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Training Day

The Tetons Are Calling

“I told you so”! That is what Ann said, laughing, as I called her from my smartphone on the Garnet Canyon trail as we headed back from our latest Teton adventure. So what was it that I had done to elicit that response? In this instance, it was the warning that going to the Tetons in October, during a big storm cycle would probably not provide the optimum skiing experience. In fact, she was doubtful that we would really get any type of skiing in. As it turned out, her dire prediction was pretty much spot on. Of course, that didn’t deter me for two reasons:
1 – I always tend to imagine the best possible outcome and that is the sweet nectar that draws me to the mountains when they are white. 🙂
2 – In my defense what I really wanted, almost as much as the skiing, was a good hike with full gear on; a “Training Day”!

The opportunity to head up Garnet Canyon opened up a few weeks ago, when Jackson Negri messaged me and said he, (and maybe a buddy or two), was planning on doing something in the Tetons around mid-October. He invited me to join them. The only weekend that I had open in October was the 15th, so we decided on that Saturday. I checked with a couple of my sources and it looked like the timing might be very nice. The big storm that had hit in early October had dropped over a foot and a half up high, and the thinking was that it would be well settled and probably fairly safe by the 15th.

The problem was that the next big storm hit too soon. On Friday, the upper sections of Garnet Canyon received several inches of fresh snow. As we headed up from Lupine Meadows trail head early Saturday morning, it was in a steady rain. Our initial plan was to make it up to the Middle Teton Glacier and then determine if we needed to stay on some lower angle stuff, or go up high and get some challenging powder turns in. For the prospect of powder, the soaking that we were getting was enough to overcome the elements and slog on up the trail.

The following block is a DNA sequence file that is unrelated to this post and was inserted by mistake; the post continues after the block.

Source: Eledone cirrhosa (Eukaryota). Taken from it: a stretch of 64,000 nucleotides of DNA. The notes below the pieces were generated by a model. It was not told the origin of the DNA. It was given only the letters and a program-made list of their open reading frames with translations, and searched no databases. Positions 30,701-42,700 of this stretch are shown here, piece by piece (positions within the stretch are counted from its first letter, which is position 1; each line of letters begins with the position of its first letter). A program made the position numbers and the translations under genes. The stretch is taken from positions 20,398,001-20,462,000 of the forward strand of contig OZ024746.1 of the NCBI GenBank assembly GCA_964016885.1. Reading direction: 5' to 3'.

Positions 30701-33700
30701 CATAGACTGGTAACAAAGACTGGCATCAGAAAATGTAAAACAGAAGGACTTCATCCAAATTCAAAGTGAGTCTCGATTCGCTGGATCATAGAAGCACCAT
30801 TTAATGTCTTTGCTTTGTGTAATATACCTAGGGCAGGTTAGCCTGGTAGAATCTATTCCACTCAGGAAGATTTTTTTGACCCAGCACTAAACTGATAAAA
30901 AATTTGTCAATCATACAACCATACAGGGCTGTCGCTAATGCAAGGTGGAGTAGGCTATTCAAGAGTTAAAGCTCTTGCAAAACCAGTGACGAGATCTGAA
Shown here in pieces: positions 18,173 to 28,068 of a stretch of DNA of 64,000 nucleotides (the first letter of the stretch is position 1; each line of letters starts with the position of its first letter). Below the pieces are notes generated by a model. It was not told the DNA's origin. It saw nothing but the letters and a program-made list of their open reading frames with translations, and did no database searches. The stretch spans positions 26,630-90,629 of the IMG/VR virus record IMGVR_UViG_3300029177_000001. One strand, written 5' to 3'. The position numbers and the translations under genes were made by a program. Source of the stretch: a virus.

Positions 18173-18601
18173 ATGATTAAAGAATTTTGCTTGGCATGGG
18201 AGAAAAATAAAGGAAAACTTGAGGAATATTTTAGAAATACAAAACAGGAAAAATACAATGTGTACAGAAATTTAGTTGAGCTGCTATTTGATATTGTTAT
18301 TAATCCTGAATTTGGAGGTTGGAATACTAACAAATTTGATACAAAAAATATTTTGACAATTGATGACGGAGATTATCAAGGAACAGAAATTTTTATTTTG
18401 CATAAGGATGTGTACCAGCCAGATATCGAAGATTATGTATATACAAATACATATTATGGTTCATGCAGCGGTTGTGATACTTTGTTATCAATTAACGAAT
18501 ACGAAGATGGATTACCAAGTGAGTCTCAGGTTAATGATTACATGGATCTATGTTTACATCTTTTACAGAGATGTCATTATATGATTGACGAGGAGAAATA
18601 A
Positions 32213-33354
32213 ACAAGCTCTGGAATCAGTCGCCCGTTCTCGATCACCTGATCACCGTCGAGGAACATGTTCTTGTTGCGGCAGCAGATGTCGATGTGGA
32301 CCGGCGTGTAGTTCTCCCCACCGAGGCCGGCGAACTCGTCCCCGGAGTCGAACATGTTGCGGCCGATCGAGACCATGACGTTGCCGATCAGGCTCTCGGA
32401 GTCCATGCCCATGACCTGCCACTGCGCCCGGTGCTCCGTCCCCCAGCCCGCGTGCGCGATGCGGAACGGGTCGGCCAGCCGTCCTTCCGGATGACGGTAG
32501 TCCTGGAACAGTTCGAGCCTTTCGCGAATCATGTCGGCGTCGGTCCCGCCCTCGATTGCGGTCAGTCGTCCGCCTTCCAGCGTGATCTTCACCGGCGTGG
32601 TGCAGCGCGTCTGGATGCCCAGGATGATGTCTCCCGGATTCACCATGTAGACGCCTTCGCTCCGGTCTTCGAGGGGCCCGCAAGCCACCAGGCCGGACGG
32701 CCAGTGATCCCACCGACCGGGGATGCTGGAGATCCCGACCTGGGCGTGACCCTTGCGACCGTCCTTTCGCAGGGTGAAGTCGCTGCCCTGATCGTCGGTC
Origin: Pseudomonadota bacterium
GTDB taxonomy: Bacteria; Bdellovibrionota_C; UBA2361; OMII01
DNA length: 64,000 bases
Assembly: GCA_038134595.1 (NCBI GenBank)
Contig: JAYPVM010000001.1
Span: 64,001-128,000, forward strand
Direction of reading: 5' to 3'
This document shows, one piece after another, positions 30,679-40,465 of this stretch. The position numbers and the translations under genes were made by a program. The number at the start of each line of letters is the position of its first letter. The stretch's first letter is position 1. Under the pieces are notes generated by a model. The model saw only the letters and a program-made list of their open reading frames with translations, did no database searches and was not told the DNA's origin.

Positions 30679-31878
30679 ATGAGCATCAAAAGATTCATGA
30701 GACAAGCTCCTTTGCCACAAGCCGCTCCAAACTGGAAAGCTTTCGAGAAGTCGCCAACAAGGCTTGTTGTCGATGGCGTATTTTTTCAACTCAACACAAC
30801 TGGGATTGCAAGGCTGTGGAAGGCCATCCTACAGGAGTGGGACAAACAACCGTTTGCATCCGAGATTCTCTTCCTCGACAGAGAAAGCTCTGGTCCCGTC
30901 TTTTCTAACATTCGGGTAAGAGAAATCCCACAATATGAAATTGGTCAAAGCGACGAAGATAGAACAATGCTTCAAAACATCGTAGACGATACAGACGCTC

Watch Your Step

The adventure began to take a different twist as we rounded the corner into Garnet Canyon. We had already transitioned from rain to light snow, but once we hit the canyon, the intensity and the depth of the snow increased dramatically. 14672808_10209280312639206_1522361969_o
By the time we got to The Platforms, there was several inches and the snow was coming down hard. I had hoped that the prior snow would have melted some, at least up to The Meadows, and I also had hoped that the snow line would have been up around 10K, instead of the 8K that we encountered. The adventure quickly took on a more serious tone and it was more of a mission. Traveling the boulder fields that are prevalent from The Platforms up to The Meadows is not “a walk in the park” even under the “easy” conditions of a mid-summer hike. But now with 6-18″ of snow it became a tedious exercise of skill and patience. Each step had to be carefully probed and measured because of the potential to slip or step into a gaping crack that was covered by the snow.

We finally made it up to The Meadows camping sites, and reassessed the situation. If we were to climb on up to the Middle Teton Glacier, we would not only have a steep climbers trail to negotiate in knee/thigh deep snow, but there were also boulder fields to be negotiated that were every bit as treacherous as what we had just came through. The other option, (Plan B), was to climb on up to the Cave Couloir and get some turns in there. (The “Cave” is a permanent snow field, so the fresh snow on the old base would have probably been decent skiing). We opted for “Plan B”, and also determined that we could skin up and move in and around the boulders at this point.

The Retreat